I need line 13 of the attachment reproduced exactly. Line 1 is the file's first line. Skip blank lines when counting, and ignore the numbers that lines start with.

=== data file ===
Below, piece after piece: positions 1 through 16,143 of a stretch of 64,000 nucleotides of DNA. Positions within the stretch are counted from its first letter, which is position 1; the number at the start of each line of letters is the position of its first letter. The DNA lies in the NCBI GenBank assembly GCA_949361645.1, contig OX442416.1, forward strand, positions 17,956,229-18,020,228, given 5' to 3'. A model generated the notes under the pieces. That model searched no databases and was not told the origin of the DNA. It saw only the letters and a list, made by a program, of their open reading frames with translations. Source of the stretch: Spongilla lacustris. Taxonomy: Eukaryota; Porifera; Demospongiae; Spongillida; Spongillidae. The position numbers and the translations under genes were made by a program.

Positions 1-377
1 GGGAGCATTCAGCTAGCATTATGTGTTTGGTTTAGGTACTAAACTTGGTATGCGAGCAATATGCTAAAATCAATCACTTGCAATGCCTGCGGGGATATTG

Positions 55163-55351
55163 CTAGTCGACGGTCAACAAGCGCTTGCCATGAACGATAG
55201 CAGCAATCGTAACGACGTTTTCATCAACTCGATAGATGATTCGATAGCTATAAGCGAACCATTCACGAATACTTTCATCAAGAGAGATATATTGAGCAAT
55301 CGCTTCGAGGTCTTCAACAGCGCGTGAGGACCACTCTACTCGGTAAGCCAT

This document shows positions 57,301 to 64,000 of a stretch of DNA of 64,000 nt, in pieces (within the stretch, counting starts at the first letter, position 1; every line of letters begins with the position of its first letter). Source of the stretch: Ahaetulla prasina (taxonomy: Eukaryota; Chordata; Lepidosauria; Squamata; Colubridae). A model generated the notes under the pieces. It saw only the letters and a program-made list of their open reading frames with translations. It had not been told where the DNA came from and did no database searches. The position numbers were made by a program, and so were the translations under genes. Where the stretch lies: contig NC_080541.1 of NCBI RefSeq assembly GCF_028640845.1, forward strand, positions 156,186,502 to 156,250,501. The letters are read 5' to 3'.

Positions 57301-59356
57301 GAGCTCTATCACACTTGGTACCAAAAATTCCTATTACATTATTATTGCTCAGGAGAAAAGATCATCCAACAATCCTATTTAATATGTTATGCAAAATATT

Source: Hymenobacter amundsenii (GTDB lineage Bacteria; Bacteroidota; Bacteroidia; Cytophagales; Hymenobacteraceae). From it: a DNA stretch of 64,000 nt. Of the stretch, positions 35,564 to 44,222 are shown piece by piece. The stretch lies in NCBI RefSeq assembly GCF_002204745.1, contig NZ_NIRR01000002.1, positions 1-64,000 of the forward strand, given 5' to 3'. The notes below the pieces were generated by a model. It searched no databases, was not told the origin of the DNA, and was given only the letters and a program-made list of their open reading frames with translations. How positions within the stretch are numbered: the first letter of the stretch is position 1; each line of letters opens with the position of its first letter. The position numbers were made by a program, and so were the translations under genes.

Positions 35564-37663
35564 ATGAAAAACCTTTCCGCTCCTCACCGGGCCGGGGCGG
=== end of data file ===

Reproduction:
35564 ATGAAAAACCTTTCCGCTCCTCACCGGGCCGGGGCGG